The Malta Independent 5 March 2024, Tuesday
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Delia’s seat and beyond

Stephen Calleja Monday, 25 September 2017, 10:18 Last update: about 7 years ago

The difficulties that the Nationalist Party faced to find a seat in the House of Representatives for its new leader Adrian Delia is pure evidence that the division that emerged strongly in the election race will be hard to overcome.

Delia’s victory came against all odds. He was an outsider, with little political experience. More than this, Delia immediately became a target for the Nationalist Party machine, which manifestly opposed his “new way”.

Led by caretaker leader Simon Busuttil and the party’s administrative committee president Karol Aquilina, the PN establishment – as Delia himself described it – put countless spokes in his wheels, largely based on allegations that surfaced on a blog.

They told Delia to withdraw his candidature, absurdly interpreting a report hastily drawn up by an ethics committee which suggested nothing of the sort. The party issued statements aimed at hurting his chances. They became so desperate that they came up with hints of association with freemasons.

But, as happened elsewhere, it all backfired. The voters saw through the machinations, and still voted for Delia in their majority. Delia’s election, if nothing else, showed an urge to move away from the establishment’s manipulations and intentions to hold on to power at all costs. Most of all, it was yet another example that people are not easily deceived into believing all they see and read.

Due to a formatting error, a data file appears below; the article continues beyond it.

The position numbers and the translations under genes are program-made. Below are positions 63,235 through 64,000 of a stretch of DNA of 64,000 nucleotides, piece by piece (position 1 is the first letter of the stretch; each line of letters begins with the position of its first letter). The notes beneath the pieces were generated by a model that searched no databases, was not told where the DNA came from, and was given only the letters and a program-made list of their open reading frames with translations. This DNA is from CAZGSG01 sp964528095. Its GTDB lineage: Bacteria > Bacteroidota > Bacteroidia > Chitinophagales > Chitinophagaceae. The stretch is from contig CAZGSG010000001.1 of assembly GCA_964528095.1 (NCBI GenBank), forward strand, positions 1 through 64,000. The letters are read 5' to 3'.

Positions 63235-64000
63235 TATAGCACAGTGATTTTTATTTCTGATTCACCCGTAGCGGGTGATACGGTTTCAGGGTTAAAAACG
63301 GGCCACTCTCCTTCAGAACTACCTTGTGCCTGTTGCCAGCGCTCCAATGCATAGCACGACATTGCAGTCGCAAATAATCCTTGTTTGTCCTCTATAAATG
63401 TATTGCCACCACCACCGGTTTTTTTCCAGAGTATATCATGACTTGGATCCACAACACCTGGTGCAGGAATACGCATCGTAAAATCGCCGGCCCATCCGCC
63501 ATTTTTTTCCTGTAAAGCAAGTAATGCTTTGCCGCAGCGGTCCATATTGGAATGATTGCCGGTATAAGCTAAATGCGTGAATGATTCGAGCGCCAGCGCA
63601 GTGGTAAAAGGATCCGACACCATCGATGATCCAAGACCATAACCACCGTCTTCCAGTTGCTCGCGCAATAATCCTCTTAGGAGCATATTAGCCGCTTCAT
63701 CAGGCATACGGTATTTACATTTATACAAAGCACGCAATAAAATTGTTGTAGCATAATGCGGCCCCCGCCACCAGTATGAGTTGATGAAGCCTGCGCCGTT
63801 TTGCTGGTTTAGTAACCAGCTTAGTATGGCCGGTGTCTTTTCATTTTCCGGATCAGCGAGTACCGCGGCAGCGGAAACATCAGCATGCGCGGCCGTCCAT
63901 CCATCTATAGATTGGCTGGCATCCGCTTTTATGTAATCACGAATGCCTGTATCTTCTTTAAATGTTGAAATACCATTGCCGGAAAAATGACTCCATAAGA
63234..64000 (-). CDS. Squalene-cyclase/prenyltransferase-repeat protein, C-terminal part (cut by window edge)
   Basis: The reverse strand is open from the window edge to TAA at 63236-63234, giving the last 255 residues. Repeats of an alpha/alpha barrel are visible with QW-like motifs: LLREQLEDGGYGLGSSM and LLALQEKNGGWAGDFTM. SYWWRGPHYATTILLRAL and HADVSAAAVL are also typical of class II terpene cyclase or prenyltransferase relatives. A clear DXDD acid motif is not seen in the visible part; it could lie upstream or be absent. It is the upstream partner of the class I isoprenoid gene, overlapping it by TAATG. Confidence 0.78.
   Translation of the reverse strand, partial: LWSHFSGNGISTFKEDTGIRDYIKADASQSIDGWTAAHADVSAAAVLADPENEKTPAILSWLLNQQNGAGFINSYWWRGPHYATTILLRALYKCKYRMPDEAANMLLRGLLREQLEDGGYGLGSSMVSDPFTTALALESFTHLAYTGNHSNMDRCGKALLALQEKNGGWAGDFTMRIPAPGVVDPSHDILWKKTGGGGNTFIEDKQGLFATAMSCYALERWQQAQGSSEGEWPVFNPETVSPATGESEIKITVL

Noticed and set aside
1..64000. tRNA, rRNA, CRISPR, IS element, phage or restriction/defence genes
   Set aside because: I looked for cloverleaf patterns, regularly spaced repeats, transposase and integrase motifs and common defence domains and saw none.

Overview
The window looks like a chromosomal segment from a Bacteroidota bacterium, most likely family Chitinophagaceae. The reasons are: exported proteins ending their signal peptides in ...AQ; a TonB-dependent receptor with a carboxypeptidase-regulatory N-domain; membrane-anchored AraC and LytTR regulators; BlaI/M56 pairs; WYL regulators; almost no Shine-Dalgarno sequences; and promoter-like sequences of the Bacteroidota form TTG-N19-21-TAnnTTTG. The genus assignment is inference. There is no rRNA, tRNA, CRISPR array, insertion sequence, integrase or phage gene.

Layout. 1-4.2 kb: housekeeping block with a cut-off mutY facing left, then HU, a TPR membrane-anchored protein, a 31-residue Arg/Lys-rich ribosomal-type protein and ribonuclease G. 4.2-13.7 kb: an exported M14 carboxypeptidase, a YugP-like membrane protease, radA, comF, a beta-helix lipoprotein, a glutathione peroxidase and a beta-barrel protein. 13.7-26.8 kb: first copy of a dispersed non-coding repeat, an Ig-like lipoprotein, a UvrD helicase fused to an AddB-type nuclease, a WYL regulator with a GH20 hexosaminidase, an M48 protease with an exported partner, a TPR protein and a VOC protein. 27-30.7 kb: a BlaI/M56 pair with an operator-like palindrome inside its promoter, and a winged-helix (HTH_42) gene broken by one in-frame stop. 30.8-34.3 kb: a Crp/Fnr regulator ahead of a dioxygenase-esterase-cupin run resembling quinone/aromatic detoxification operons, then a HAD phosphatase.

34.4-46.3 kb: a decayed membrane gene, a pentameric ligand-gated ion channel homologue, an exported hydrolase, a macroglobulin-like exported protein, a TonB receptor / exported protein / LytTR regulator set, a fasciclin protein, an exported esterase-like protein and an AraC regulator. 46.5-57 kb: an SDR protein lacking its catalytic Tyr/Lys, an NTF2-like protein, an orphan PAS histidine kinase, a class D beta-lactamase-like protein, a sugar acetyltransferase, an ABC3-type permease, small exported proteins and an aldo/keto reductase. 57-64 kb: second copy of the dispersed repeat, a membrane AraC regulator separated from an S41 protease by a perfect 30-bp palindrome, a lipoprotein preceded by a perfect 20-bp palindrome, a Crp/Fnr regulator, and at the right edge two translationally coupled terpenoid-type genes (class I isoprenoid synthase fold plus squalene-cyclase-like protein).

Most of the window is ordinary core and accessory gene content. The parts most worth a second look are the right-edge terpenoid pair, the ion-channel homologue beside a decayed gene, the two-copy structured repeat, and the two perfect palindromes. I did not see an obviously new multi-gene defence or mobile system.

Still, Delia’s election, as said earlier, has not resolved the Nationalist Party’s problems. And this goes beyond the issue of Delia’s seat in parliament, which is now over thanks to Jean Pierre Debono’s sacrifice.

There are other matters which Delia must face, and given the amount of spite and malice that emerged in the run-up to the election and even afterwards, it will not be an easy job for him to find support from MPs and officials who openly hoped for his defeat.

For one thing, the presence of Simon Busuttil as part of the parliamentary group will be an added headache. Busuttil, as was his right, chose to retain his seat in the House, but this will of course generate some discomfort when delicate situations crop up, especially during internal meetings. The fact that Busuttil publicly expressed himself against Delia will complicate matters further.

The same goes for Chris Said. There is always bitterness when one loses a leadership bid, and the fact that Said went to great lengths to use allegations made against Delia to increase his (Said’s) chance for election now puts the Gozitan MP in a somewhat embarrassing situation.

Then there are MPs who worked hard against Delia. Jason Azzopardi, Edwin Vassallo, Karl Gouder and David Stellini all endorsed Said and, together with the already-mentioned Busuttil and Aquilina, will now need to find a way to build bridges with their new leader – if they want to, that is.

To be fair, Vassallo and Stellini, after the result, have moved on. But, judging by what they are saying and doing, the rest are more reluctant to accept that they have lost.

Delia must be careful, because his enemies lie within.

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